Promotion of Russian-Serbian relations in Belgrade (Flickr)
Just like most countries in the world, the Serbian government condemned the Russian invasion of Ukraine. Yet, in Serbia the Wagner Group has put out an open application for mercenaries through a pro-Russian news outlet, claiming that the benefits of working for the notorious paramilitary group are tempting. The matter of Russian propaganda in Serbia is a concerning issue for European political stability.
Wagner in Serbia
The Wagner Group has already gained a de facto foothold in Serbia. In December 2022, it was announced via Telegram that the paramilitary organisation would open a “cultural and information centre” in Belgrade. The aim of the centre was to promote Russian-Serbian relations, the group said. However, in the current geopolitical state of affairs, this is a location where influence operations can be carried out to supply Serbian society with Kremlin propaganda. The EU fears in the Western Balkans that the war in Ukraine offers room for the expansion of Russia’s sphere. This expansion partially takes place through the Wagner Group.
Serbia is one of the countries where Kremlin propaganda has nestled into the general flow of information. As a result, it is also not surprising that a pro-Russian news site could openly run a public advertisement recruiting members for the Wagner Group, lately on January 5. The Serbian Press Council has said it has taken note of the article, which extensively discusses the benefits of working for the Wagner Group, but says itself it is powerless to act against it due to a lack of authority. The website which published the article does not recognise the Council’s authority. Furthermore, the secretary general of the Council mentioned that there have been no complaints regarding the article. The presence of the Wagner group in Serbia, which has clearly positioned itself as an extension of Putin, is of great concern. With tensions rising between Serbia and Kosovo, escalation is more plausible due to possible interference from the group. At the moment, Russia could benefit from escalating tensions on the European continent.
The Wagner Group’s operations in Ukraine’s East
The Wagner Group is currently involved in the bloody battlefield that is Bakhmut, a city that in recent months has been wiped away by Russian missiles and finds itself in a position of stagnation with soldiers fighting from the trenches. Yevgeny Prigozhin, the leader of the Wagner Group – also known as “Putin’s Chef” promised Putin to take over this city months ago. For him, it is an absolute necessity to take a victory here as his credibility as a potential political leader is at stake. Prigozhin criticised the Russian military several times for the lack of advances in the war with Ukraine but is currently not making any himself either. Nevertheless, it is a great advantage for Putin to have the industrious Prigozhin, who takes on much of the demanding fight in Bakhmut.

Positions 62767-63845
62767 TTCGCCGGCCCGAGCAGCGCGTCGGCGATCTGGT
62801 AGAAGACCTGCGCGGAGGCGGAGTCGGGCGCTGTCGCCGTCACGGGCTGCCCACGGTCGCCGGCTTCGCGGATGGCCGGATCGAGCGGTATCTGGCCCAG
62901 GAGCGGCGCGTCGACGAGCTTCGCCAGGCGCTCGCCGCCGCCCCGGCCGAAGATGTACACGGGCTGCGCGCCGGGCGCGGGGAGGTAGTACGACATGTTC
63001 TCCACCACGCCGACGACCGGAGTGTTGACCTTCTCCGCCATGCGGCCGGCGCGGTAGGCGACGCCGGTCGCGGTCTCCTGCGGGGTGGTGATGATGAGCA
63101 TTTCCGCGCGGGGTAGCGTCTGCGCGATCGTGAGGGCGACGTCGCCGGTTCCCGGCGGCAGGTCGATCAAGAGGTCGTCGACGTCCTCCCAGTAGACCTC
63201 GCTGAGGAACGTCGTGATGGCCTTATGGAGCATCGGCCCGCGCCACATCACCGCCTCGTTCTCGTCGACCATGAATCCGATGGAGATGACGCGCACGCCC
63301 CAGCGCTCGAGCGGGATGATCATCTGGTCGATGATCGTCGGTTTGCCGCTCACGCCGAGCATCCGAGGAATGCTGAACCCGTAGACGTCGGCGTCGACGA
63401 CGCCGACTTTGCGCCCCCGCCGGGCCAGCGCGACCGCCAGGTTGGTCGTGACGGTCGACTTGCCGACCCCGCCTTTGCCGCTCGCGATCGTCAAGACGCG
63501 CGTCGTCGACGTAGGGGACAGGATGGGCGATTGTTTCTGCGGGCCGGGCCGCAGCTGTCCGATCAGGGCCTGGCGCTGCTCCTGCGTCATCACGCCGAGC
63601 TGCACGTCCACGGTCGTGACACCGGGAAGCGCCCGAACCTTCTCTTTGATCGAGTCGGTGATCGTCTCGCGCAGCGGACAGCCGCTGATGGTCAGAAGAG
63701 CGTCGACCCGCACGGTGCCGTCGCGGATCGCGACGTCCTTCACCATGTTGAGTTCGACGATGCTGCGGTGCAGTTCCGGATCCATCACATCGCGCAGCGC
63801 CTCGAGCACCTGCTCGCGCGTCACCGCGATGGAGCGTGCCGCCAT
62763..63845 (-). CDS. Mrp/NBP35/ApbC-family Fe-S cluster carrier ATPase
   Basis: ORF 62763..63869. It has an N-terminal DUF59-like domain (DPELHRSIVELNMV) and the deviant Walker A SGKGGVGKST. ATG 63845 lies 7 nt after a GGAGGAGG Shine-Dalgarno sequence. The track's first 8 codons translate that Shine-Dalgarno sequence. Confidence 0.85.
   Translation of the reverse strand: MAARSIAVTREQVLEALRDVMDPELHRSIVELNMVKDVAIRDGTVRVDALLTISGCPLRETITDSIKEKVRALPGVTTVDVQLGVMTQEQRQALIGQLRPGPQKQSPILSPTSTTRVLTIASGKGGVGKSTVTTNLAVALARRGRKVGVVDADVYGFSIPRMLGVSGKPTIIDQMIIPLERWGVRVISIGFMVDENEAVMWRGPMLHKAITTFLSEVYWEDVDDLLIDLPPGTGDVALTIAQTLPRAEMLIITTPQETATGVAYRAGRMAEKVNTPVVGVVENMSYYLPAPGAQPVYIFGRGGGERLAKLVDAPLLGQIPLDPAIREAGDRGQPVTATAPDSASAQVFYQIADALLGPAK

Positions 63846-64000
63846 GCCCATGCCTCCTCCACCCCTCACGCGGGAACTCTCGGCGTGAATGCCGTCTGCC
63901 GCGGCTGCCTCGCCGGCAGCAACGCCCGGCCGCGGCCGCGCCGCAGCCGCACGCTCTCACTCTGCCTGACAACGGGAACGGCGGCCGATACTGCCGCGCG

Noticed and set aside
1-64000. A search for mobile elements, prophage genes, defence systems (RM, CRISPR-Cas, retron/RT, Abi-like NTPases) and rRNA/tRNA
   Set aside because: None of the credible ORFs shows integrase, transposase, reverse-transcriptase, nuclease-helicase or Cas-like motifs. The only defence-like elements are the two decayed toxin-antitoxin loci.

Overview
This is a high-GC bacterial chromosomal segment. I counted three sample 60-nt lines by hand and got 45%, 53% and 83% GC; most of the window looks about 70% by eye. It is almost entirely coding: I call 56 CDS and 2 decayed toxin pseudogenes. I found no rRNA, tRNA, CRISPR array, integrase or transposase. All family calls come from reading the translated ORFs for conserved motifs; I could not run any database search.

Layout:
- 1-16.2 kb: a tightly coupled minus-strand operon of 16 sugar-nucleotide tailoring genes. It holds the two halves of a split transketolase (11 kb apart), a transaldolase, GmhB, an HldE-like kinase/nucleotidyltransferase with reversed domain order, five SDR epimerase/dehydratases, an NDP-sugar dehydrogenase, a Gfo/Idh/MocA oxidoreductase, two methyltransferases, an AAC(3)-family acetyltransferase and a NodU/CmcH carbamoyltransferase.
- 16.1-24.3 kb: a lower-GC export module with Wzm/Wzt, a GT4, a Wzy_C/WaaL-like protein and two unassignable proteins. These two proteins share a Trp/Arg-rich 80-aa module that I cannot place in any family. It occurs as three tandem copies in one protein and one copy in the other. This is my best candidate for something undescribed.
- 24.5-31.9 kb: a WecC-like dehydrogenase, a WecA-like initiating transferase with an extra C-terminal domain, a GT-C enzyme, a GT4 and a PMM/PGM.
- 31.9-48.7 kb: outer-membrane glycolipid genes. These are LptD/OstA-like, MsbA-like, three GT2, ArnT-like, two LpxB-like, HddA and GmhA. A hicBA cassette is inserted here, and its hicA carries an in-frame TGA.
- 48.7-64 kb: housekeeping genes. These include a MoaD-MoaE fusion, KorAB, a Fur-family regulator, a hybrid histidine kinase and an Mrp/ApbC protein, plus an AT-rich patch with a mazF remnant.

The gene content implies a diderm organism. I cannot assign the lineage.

Recently, the Wagner Group claimed to have taken the Ukrainian town of Soledar. Ukrainian authorities, who have long indicated that the situation in the region is dire, contradict the Russian reports. Despite the fact that Bakhmut has not yet been taken, Prigozhin has shown that his paramilitary organisation is a force to be reckoned with in this war. But even outside the war in Ukraine, the group boasts many operations, mercenaries, and influence.
For instance, the group is also active in the war in Syria and in the Central African Republic. In the latter country, Human Rights Watch has indicated that Russian mercenaries from the Wagner Group are responsible for human rights violations against the country’s population. For example, residents of the Central African Republic are beaten, tortured, and executed by mercenaries. The Wagner Group’s presence in these countries is also an opportunity for Prigozhin to recruit new mercenaries for his prestige war in Bakhmut. Rebels from the Central African Republic have been spotted in Wagner Group operations at the frontline in Bakhmut. Former rebels tell stories of how they were abandoned to their fate without ammunition, food, and money – Ukrainian sources tell how mercenaries ran in waves to the opponent’s trenches to determine their position. For the Wagner Group, the human lives of their own mercenaries seem negligible, as are those of the people in the countries where they operate.
Serbia must do more to curb Russian influence
It is important for the whole of Europe to contain the Wagner Group’s sphere of influence. The possibility of openly recruiting mercenaries on the European continent is simply incompatible with European sanctions, policies, and general attitudes toward its support for Ukraine. Serbia, a country where feelings towards Russia are much more positive than in the rest of Europe, can become a catalysator for Russian influence in the Western Balkans and beyond. While the Serbian government has condemned the war in Ukraine, European forces must do their work to support make Belgrade a supportive actor toward Kyiv. Curbing the role of the Wagner Group in Serbia is a key part of that.
Author: Mathieu Neelen